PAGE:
This research contributes to the growing body of evidence that suggests there are many genetic risk factors that are shared between autoimmune diseases. Of the 22 regions identified in this study of primary biliary cirrhosis, 12 have previously been associated with other autoimmune disorders such as type-1 diabetes, multiple sclerosis and psoriasis. Working out how these shared pathways interact with those that, at this moment in time, appear to be unique to primary biliary cirrhosis is likely to lead to important therapeutic breakthroughs.
"The publication of this paper is no routine academic matter for people with primary biliary cirrhosis," says Collette Thain, MBE, Chief Executive of the PBC Foundation. "For us, it means hope one step towards understanding how best to treat and cure. It is a testament to the perseverance and ingenuity of all the scientists who worked on this project. But because this was a collaborative project, part funded by the PBC Foundation and directly involving patients, it is also an example of how people with conditions like primary biliary cirrhosis can work together with scientists and physicians to find solutions.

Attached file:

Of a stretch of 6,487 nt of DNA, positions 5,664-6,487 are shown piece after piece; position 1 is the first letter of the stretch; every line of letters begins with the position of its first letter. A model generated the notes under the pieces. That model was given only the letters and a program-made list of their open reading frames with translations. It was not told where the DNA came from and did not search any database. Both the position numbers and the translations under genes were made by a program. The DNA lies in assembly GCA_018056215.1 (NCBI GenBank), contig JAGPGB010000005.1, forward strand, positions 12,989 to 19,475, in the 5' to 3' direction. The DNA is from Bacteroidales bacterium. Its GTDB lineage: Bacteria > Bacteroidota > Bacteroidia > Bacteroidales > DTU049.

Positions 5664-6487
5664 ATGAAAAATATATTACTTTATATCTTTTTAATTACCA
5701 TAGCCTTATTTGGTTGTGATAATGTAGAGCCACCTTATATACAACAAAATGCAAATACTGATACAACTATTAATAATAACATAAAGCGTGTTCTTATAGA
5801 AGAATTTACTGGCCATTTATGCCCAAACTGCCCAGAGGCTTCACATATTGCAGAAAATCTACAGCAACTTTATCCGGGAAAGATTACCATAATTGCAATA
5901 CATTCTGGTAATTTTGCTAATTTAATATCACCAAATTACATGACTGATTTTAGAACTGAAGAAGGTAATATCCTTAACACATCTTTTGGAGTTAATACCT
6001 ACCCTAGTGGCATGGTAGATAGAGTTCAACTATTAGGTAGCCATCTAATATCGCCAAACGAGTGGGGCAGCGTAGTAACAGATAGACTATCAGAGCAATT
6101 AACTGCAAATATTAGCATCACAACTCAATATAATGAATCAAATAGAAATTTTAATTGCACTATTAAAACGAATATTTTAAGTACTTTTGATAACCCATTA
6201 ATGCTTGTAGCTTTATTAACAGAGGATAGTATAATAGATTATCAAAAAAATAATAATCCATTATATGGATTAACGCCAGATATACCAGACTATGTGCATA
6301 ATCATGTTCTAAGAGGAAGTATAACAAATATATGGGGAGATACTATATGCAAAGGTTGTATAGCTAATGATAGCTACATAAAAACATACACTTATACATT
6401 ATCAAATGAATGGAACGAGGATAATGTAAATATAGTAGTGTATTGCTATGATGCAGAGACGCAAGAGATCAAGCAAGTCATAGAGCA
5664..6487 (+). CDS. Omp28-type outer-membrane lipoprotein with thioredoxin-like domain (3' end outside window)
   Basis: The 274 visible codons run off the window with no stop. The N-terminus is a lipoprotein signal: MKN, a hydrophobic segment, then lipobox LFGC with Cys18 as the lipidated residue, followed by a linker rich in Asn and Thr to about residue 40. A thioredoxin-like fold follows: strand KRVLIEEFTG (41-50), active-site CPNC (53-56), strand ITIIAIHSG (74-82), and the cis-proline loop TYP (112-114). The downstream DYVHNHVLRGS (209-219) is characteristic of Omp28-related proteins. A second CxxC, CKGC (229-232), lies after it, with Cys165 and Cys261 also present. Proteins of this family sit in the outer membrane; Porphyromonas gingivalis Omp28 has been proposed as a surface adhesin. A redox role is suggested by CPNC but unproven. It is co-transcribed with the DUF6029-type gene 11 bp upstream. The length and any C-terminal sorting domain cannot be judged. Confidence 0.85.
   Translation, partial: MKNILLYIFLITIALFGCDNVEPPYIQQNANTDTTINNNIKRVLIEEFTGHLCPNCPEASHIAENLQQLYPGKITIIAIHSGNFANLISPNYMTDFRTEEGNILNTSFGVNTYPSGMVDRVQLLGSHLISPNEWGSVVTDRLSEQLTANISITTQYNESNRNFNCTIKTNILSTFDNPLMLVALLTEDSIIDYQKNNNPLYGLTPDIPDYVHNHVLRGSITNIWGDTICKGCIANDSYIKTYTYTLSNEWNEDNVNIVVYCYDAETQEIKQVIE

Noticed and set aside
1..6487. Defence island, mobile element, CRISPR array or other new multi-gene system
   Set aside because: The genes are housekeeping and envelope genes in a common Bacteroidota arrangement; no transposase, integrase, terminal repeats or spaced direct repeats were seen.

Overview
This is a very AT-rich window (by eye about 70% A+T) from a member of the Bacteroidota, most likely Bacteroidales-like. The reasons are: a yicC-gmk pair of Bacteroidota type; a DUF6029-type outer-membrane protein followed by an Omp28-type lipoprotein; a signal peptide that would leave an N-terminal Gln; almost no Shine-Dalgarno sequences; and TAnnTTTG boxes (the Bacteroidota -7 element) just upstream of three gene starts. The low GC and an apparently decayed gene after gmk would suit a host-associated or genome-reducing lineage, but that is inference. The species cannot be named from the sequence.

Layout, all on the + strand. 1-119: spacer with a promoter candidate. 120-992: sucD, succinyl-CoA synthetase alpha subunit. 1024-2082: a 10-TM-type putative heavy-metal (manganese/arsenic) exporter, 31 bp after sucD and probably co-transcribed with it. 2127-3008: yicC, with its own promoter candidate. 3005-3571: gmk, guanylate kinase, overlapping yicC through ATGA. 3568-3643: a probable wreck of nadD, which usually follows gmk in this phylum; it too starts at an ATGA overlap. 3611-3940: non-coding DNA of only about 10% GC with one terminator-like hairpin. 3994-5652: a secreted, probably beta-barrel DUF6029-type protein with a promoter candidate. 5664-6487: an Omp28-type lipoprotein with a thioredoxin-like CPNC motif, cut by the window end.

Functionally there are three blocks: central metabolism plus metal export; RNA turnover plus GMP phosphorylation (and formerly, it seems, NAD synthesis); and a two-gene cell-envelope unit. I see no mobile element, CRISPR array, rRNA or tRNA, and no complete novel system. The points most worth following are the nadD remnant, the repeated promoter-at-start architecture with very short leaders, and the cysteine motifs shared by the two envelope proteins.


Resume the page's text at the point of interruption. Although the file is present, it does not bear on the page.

"As a sufferer myself, it is hard to put into words what an exciting breakthrough like this means to me and all the other people with primary biliary cirrhosis. Research like this brings a brighter tomorrow ever closer."
|Contact: Don Powell|
Wellcome Trust Sanger Institute